Drunken logic: new tax on Ontario wine meant to raise sales of Ontario wine
In its far-reaching attempts to promote fully local Ontario wine, as opposed to partially local blended plonk, the provincial government has left no stone unturned: an aggressive pro-VQA marketing campaign to clear up the confusing “Cellared in Canada” labels, and now, contradictory logic. A new tax on blended wine that will go into effect on July 1, equating roughly 62 cents on an $8 bottle, is intended to nudge customers into buying more expensive wines, like VQA selections, which cost around $14 a bottle. In other words, the government is hoping that the stinginess of wine customers will motivate them to buy pricier wine.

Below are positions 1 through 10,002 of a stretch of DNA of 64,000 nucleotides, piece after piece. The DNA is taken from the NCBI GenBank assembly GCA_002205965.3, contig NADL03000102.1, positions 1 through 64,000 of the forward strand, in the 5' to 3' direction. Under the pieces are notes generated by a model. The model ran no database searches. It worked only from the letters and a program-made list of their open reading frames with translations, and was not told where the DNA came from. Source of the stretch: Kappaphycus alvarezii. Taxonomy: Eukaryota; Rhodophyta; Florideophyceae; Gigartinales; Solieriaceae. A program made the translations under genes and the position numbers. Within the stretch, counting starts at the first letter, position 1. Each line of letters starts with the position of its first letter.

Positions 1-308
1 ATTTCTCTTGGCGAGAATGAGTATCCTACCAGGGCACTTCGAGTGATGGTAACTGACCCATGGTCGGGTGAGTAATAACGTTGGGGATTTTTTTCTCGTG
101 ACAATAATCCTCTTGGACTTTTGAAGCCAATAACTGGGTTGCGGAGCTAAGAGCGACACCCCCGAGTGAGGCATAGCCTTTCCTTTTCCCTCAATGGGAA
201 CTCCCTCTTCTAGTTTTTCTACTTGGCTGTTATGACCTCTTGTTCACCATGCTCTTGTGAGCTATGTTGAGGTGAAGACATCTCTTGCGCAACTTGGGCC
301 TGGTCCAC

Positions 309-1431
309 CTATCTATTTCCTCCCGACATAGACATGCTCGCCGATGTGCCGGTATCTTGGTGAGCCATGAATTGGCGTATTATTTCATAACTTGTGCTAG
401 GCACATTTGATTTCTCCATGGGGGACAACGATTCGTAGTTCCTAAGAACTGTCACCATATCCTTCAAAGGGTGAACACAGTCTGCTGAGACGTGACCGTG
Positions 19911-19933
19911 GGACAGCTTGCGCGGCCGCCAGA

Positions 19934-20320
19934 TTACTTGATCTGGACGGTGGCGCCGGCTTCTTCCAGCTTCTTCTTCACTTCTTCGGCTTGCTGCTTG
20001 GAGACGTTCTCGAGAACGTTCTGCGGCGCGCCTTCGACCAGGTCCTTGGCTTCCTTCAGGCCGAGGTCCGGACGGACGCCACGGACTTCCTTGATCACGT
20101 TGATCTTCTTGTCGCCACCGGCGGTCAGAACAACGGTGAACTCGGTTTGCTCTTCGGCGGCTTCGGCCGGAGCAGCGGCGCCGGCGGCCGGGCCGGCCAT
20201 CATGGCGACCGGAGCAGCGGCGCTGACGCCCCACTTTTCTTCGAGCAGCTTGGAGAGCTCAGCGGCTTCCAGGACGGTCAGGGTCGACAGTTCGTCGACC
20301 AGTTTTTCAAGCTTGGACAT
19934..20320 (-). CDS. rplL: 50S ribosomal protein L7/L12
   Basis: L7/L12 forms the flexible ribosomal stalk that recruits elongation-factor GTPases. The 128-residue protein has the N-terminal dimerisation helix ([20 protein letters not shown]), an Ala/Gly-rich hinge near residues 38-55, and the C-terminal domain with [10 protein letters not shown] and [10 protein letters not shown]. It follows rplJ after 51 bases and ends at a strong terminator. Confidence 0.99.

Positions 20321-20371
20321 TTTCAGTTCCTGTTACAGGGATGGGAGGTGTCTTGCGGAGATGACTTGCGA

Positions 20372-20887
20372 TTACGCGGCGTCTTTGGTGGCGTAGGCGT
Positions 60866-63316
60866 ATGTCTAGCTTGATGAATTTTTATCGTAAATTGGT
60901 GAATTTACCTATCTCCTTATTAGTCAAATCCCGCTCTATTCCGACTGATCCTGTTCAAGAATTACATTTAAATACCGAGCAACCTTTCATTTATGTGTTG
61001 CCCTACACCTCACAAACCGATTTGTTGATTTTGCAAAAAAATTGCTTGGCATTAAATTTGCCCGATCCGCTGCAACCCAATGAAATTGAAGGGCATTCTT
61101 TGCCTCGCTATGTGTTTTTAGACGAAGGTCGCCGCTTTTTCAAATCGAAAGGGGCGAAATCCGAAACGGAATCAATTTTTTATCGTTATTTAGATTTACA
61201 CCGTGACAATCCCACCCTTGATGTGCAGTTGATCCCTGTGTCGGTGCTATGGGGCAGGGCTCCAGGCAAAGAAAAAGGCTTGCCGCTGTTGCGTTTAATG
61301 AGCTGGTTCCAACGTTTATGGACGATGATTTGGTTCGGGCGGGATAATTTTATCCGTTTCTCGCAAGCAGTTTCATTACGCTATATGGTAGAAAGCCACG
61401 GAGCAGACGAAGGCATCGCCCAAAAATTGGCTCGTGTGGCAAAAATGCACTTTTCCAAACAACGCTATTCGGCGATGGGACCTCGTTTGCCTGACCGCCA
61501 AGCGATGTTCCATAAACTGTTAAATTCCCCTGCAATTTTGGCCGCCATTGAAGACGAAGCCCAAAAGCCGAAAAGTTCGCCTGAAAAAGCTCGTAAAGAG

Those able to resist the temptation to spend an extra $6 will still be helping the local wine industry, as revenue from the tax will be funnelled back into promoting Ontario vineyards.
Critics of the move have noted the obvious: that a tax on blended wine, which contains a minimum of 30 per cent local content, will merely result in customers buying cheaper, completely foreign wine, like Fuzion. “It will be catastrophic,” two of Canada’s largest wineries declared in a letter to grape growers in February.
Aren’t environmental bragging rights enough to prompt people to buy local? Oh, right.